An acquaintance recently asked me what I had done to mark Earth Day this year.
I was a bit taken aback, not really knowing if Earth Day was that day, had already passed or was yet to come.
I tried to cover my tracks, environmentally of course, by saying that when you are retired, every day is a Saturday and if the government doesn’t give everyone else a day off with pay, we’re not really sure if it is a special day or not.
I found out that I had missed Earth Day by a couple of days, but the theme for this year was, “Trees for Earth — Let’s Get Planting.”
Over the next five years, as Earth Day moves closer to its 50th anniversary, we are being asked to help achieve one of the most ambitious goals yet, planting 7.8 billion trees, and we have to start now.
I’m not sure the developers in south Langley or South America have been made aware of this goal, but it seems to me that not cutting existing trees helps to achieve this ambitious goal as well.
I try to do my part for the environment.
Each week I dutifully separate my garbage into three separate containers and dig my dandelions out of my lawn instead of nuking them with some exotic chemical and watching them shrivel up and die.
I have a large number of cloth shopping bags in my hall closet and I make an effort to use them.
I say that because I often take them out of the closet and set them down by the door as I tie my shoes and they get left behind.
Sometimes they make it to the car and get casually tossed on the back seat and never quite make it into the store.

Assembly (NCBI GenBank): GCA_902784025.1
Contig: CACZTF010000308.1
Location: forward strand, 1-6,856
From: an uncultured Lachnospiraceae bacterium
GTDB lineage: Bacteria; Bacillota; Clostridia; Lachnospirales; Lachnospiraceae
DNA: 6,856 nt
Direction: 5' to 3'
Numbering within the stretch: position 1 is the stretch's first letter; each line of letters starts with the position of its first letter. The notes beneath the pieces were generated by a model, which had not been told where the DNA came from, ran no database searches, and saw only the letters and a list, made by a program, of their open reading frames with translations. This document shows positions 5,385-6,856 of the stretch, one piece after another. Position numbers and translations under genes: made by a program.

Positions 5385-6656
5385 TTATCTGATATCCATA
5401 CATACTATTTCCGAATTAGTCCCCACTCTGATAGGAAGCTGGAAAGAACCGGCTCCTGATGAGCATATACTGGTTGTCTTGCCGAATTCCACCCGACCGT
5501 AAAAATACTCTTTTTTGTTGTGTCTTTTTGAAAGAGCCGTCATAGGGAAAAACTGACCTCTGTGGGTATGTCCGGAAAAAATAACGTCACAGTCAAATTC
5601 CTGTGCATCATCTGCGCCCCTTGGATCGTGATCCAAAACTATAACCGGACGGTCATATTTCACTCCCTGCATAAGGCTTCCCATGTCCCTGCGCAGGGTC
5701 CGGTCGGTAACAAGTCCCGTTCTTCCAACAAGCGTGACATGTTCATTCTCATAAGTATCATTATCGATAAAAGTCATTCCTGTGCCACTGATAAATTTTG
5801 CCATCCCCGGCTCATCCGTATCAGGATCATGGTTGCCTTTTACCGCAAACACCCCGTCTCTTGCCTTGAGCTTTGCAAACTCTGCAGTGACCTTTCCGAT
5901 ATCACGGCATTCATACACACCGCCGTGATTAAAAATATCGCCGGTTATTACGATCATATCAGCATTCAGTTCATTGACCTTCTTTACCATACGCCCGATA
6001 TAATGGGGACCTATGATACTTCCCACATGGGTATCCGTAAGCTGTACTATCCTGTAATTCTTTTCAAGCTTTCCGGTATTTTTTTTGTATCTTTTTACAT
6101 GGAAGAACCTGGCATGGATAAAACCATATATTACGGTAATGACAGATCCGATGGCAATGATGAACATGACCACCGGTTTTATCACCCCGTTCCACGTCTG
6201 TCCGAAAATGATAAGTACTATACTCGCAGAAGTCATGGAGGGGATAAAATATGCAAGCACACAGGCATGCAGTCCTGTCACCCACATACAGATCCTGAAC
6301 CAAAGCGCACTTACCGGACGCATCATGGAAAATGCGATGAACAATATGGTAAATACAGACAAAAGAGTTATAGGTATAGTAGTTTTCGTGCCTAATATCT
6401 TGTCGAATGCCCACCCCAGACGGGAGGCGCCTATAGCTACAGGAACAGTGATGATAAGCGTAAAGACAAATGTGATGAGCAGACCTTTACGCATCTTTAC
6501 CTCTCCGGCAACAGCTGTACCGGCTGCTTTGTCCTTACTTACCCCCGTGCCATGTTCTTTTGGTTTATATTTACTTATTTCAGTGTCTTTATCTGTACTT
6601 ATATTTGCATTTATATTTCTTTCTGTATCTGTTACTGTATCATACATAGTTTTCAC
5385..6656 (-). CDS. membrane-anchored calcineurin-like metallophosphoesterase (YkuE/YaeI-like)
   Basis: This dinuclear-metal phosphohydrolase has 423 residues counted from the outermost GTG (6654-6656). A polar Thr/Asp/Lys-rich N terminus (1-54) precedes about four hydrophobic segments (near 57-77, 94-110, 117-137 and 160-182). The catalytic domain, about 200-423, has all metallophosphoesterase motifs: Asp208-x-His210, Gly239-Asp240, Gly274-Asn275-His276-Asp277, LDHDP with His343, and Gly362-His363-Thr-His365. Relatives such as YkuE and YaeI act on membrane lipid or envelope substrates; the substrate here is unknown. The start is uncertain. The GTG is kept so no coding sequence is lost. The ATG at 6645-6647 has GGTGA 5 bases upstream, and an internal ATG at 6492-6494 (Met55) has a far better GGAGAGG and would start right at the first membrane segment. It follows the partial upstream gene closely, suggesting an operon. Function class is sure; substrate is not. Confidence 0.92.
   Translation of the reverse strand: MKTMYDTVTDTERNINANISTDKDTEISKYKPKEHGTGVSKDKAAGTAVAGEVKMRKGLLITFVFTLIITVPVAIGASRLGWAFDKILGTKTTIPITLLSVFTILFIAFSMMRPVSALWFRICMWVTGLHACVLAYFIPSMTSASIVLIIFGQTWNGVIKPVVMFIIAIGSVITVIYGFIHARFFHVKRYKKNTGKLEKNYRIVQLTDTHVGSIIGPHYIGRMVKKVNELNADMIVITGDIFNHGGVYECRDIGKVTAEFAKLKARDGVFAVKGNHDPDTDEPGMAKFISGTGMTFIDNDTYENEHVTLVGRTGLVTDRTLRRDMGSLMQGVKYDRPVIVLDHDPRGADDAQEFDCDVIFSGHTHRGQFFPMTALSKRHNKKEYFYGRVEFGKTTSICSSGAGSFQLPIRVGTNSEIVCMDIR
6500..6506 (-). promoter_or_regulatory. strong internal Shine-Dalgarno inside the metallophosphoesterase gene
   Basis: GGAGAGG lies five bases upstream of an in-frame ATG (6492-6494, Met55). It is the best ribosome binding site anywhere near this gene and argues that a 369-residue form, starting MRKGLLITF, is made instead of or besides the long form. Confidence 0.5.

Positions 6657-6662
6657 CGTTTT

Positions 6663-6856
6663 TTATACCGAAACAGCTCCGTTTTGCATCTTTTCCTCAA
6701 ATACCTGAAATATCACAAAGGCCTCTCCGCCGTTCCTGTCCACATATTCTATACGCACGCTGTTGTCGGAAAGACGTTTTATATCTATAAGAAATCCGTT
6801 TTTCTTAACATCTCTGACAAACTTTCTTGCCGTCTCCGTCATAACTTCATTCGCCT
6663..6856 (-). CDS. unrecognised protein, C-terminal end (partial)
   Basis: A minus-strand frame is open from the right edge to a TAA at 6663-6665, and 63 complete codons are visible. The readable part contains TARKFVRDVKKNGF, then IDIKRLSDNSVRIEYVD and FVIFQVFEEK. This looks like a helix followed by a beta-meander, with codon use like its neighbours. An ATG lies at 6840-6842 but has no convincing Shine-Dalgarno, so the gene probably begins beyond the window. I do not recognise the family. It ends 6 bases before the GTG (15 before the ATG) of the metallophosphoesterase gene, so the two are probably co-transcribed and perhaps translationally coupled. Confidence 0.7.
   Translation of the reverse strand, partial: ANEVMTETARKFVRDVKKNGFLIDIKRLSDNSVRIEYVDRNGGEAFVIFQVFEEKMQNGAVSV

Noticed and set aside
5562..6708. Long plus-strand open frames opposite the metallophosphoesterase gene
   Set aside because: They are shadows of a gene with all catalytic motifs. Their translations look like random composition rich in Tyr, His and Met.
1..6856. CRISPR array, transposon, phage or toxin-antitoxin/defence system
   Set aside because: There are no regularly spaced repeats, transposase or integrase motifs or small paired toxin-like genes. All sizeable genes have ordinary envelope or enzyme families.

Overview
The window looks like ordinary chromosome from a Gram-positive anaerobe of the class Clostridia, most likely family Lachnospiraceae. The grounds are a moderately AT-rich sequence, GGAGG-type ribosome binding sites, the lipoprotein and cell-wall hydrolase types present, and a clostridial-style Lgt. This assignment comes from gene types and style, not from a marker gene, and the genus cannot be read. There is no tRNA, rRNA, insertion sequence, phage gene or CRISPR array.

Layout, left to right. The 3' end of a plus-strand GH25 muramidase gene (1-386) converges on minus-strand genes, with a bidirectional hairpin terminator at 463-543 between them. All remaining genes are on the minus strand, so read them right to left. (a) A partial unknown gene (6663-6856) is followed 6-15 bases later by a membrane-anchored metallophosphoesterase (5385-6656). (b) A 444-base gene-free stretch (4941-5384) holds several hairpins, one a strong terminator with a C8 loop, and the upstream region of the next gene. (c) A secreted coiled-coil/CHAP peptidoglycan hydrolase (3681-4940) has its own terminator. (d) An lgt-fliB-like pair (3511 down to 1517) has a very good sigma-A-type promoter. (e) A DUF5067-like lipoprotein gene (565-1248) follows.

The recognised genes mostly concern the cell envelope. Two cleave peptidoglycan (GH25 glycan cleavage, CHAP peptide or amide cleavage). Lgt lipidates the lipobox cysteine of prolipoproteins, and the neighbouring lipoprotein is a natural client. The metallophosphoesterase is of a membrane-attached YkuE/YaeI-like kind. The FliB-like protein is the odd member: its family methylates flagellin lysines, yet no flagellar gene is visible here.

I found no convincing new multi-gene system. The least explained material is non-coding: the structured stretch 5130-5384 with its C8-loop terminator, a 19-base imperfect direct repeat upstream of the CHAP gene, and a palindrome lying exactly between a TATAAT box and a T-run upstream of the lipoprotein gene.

I was in a grocery line up one day and the woman at the front of the line had just had $200 worth of groceries packed into plastic bags and as she went to pay she realized she had a bunch of cloth bags rolled up under her arm.
Both she and the cashier glanced at the five people waiting in line and decided that transferring the groceries at this point was ill advised.
But I believe Mother Nature gives us some partial points for remembering them even if we don’t use them.
She knows we are slow learners and she has been exceptionally patient with us so far.
A man at a grocery counter was asked, “Do you want plastic sacks or paper sacks?”
He replied, “It doesn’t matter, I’m bi-sackual.”
A cowboy tried to be environmentally conscious and made his pants, his shirt, his chaps and his hat out of brown paper bags. He was arrested for rustling.
I can recall using paper grocery bags to make text book covers and then covering them with drawings of jets and cars and sneaking in that special girl’s name on the inside.
We were recycling and didn’t even know it.
North Americans throw away almost 100 billion plastic bags every year, and only a fraction are ever recycled.
There are many articles written regarding plastic bags with only the plastic industry being on the pro side.
Paper bags seem to be the better choice, but then, don’t we have to cut down trees to make paper bags?
Remember, we are only looking after this place for our grandkids.
At least that’s what McGregor says.